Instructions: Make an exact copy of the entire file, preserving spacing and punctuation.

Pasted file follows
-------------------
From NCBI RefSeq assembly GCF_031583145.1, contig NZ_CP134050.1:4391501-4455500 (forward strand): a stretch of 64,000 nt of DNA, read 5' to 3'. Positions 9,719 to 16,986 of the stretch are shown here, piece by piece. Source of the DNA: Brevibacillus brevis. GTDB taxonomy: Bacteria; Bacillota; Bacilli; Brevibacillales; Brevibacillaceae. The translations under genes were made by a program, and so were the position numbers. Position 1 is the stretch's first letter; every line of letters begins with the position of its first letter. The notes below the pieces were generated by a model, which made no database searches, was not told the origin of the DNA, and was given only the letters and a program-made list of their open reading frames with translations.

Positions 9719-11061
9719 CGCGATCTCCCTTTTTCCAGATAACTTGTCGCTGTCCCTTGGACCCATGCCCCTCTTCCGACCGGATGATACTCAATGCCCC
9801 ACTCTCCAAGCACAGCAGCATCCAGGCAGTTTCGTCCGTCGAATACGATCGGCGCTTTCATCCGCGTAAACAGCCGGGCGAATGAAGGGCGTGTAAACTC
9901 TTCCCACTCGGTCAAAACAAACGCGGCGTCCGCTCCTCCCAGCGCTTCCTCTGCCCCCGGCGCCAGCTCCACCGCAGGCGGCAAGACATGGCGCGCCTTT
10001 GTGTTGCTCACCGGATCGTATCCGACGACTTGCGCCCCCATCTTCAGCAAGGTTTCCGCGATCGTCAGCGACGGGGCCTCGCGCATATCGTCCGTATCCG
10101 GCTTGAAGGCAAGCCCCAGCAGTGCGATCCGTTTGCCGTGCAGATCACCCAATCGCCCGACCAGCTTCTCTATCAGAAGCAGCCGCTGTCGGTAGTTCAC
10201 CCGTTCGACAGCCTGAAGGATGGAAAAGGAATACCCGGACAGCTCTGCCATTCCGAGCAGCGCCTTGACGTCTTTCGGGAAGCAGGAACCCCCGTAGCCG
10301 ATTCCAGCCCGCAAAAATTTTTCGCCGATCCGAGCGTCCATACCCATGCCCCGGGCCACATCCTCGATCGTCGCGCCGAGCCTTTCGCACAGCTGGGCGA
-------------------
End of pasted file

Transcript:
From NCBI RefSeq assembly GCF_031583145.1, contig NZ_CP134050.1:4391501-4455500 (forward strand): a stretch of 64,000 nt of DNA, read 5' to 3'. Positions 9,719 to 16,986 of the stretch are shown here, piece by piece. Source of the DNA: Brevibacillus brevis. GTDB taxonomy: Bacteria; Bacillota; Bacilli; Brevibacillales; Brevibacillaceae. The translations under genes were made by a program, and so were the position numbers. Position 1 is the stretch's first letter; every line of letters begins with the position of its first letter. The notes below the pieces were generated by a model, which made no database searches, was not told the origin of the DNA, and was given only the letters and a program-made list of their open reading frames with translations.

Positions 9719-11061
9719 CGCGATCTCCCTTTTTCCAGATAACTTGTCGCTGTCCCTTGGACCCATGCCCCTCTTCCGACCGGATGATACTCAATGCCCC
9801 ACTCTCCAAGCACAGCAGCATCCAGGCAGTTTCGTCCGTCGAATACGATCGGCGCTTTCATCCGCGTAAACAGCCGGGCGAATGAAGGGCGTGTAAACTC
9901 TTCCCACTCGGTCAAAACAAACGCGGCGTCCGCTCCTCCCAGCGCTTCCTCTGCCCCCGGCGCCAGCTCCACCGCAGGCGGCAAGACATGGCGCGCCTTT
10001 GTGTTGCTCACCGGATCGTATCCGACGACTTGCGCCCCCATCTTCAGCAAGGTTTCCGCGATCGTCAGCGACGGGGCCTCGCGCATATCGTCCGTATCCG
10101 GCTTGAAGGCAAGCCCCAGCAGTGCGATCCGTTTGCCGTGCAGATCACCCAATCGCCCGACCAGCTTCTCTATCAGAAGCAGCCGCTGTCGGTAGTTCAC
10201 CCGTTCGACAGCCTGAAGGATGGAAAAGGAATACCCGGACAGCTCTGCCATTCCGAGCAGCGCCTTGACGTCTTTCGGGAAGCAGGAACCCCCGTAGCCG
10301 ATTCCAGCCCGCAAAAATTTTTCGCCGATCCGAGCGTCCATACCCATGCCCCGGGCCACATCCTCGATCGTCGCGCCGAGCCTTTCGCACAGCTGGGCGA